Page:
PPP Research Center

 Romanian Public-Private Partnership Law Review

No. 4 / 2012

TABLE OF CONTENTS: 

Local Public Guarantees for Public-Private Partnership Projects
by Simona Gherghina, PhD, Lecturer, Faculty of Law, University of Bucharest

Public-Private Partnership in the European Union. Case study: Poland
by Ancuța Gianina Opre, Professor, PhD, Faculty of Legal and Administrative Sciences, Dimitrie Cantemir Christian University

Public-Private Partnership in health sector
by Ion Ghizdeanu, PhD, Professor, President of National Commission for Prognosis, Researcher, NIER, Romanian Academy

Challenges to blending EU funds in PPP projects
by Ruxandra Chirita, Senior Manager - Deals, PricewaterhouseCoopers Romania

How to make Public-Private Partnerships to a Success Factor - A Practitioner’s View -
by Guido Retter, General Manager, S.C. RETTER Projectmanagement S.R.L.

 

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Local Public Guarantees for Public-Private Partnership Projects

Simona Gherghina, PhD
Lecturer
Faculty of Law
University of Bucharest

Abstract:

Despite a fragmented and often imprecise regulation, there are arguments and legal mechanisms allowing local public authorities to support public investments of local interest performed as public-private partnership projects by issuance of local public guarantees. The clarification of the legal regime of such guarantees requires the delimitation of the concept of public investments as well as of the categories of potential beneficiaries for such guarantees. The issuance of local public guarantees may take place either directly, according to the explicit legal provisions or by contractual mechanisms creating an indirect guarantee. In both cases special consideration should be given to the limitations imposed by the potential classification of such guarantees as being state aid measures as well as by the unfortunately imprecise restrictions existing in respect of use of public funds within public-private partnership projects.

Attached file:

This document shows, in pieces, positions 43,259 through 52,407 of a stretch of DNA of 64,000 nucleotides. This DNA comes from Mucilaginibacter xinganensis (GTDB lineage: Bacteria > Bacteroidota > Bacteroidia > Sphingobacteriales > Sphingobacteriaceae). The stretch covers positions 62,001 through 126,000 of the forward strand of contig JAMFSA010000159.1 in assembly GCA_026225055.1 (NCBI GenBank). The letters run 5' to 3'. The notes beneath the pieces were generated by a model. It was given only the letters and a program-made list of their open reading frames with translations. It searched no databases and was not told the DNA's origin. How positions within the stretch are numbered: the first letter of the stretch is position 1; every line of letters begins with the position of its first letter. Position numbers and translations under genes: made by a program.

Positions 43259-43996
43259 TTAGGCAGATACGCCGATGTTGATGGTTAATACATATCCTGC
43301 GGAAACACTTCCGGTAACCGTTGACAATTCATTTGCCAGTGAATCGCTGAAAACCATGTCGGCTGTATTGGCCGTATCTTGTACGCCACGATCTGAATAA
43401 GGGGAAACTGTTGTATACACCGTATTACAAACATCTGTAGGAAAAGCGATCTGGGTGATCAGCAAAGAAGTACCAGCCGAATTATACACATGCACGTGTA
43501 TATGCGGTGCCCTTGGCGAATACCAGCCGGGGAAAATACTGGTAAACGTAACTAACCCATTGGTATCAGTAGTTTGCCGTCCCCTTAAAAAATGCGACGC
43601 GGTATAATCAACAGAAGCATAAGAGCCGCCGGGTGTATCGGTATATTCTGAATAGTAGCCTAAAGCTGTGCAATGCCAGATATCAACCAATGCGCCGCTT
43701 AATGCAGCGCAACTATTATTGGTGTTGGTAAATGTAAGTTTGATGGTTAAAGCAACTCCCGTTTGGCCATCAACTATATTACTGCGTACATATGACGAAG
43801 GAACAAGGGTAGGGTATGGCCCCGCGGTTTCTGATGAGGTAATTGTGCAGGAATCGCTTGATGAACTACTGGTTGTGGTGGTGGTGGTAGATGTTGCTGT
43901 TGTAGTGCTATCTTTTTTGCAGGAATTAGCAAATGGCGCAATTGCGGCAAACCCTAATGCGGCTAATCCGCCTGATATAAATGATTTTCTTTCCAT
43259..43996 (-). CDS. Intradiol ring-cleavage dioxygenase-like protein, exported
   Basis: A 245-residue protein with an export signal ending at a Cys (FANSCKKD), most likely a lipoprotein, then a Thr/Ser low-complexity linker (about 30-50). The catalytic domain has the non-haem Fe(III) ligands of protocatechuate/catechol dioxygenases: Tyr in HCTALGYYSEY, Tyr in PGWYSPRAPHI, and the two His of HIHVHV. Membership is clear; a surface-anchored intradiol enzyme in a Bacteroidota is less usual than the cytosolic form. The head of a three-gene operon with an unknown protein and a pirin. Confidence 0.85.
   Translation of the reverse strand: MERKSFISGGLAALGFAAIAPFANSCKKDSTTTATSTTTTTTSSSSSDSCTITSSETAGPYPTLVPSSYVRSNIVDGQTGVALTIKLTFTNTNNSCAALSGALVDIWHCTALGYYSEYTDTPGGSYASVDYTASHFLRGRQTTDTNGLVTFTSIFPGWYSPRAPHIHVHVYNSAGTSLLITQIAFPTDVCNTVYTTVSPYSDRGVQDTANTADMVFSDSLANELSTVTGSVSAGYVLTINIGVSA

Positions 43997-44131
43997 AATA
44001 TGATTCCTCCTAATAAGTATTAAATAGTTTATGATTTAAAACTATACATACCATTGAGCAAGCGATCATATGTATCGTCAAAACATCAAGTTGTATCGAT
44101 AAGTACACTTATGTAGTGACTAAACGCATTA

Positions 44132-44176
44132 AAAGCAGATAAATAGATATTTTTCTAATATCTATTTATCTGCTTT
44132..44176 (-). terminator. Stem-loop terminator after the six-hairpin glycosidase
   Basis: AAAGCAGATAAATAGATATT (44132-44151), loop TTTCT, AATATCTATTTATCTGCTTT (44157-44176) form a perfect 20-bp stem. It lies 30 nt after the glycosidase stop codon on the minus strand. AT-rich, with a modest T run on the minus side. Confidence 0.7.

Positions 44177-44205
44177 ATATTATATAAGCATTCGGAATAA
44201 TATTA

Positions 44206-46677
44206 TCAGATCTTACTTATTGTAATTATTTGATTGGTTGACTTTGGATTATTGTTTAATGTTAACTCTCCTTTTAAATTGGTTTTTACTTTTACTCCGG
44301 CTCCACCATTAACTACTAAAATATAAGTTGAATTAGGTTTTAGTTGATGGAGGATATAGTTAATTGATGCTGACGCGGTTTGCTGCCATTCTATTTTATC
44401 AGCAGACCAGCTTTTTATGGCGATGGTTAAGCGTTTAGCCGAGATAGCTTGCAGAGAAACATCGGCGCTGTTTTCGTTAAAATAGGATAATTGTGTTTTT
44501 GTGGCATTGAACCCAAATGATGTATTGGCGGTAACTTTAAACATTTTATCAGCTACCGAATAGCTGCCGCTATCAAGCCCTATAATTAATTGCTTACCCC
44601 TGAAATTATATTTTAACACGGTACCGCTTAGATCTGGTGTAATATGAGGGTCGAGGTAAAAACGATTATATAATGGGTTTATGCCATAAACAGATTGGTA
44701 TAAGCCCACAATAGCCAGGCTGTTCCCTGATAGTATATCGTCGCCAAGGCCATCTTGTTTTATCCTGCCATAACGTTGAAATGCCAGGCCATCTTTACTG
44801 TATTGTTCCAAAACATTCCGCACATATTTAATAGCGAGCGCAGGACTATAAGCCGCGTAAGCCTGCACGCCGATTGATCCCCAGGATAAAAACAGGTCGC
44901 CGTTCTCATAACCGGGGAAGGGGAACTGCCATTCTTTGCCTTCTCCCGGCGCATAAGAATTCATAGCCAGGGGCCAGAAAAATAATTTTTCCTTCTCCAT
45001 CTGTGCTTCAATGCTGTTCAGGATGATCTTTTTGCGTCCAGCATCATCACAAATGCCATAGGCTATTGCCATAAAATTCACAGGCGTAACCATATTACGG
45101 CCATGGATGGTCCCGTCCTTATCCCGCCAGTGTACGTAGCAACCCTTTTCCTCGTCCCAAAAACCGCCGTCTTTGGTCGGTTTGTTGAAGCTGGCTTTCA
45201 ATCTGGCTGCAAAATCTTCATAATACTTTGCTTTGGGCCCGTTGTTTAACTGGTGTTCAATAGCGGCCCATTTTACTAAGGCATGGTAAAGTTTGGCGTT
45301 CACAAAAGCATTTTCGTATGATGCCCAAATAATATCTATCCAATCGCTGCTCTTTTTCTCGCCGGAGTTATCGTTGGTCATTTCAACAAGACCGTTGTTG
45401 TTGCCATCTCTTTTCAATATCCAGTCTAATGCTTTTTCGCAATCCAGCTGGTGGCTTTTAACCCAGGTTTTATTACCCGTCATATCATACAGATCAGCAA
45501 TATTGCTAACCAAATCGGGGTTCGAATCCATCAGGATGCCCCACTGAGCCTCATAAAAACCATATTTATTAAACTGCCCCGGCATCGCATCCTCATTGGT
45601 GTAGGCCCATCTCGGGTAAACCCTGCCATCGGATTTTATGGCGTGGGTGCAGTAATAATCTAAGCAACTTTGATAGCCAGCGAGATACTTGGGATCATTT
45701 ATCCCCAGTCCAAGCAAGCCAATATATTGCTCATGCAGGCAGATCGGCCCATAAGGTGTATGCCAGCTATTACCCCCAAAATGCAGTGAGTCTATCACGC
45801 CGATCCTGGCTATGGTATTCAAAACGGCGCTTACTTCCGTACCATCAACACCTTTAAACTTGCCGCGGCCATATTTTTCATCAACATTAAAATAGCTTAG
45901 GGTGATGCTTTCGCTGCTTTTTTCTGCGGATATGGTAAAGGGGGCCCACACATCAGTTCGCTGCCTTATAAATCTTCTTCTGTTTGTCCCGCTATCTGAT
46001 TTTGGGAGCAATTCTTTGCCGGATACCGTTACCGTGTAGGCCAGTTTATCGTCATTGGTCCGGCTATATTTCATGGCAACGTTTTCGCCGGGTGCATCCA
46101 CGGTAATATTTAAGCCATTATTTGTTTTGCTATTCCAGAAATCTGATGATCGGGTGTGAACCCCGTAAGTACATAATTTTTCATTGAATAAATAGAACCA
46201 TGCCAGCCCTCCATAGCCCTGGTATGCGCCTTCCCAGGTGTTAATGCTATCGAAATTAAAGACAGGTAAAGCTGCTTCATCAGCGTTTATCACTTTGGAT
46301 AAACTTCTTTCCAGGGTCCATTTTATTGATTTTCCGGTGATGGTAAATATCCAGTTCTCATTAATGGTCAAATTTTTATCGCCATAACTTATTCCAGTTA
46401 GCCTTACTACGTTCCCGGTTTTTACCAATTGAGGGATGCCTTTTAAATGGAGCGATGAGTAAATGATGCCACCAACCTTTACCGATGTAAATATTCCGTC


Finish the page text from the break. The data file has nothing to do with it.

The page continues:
Keywords: public guarantees, public funds, public investments, public services, public debt, state aid.

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Public-Private Partnership in the European Union. Case study: Poland

Ancuța Gianina Opre, PhD
Professor
Faculty of Legal and Administrative Sciences
Dimitrie Cantemir Christian University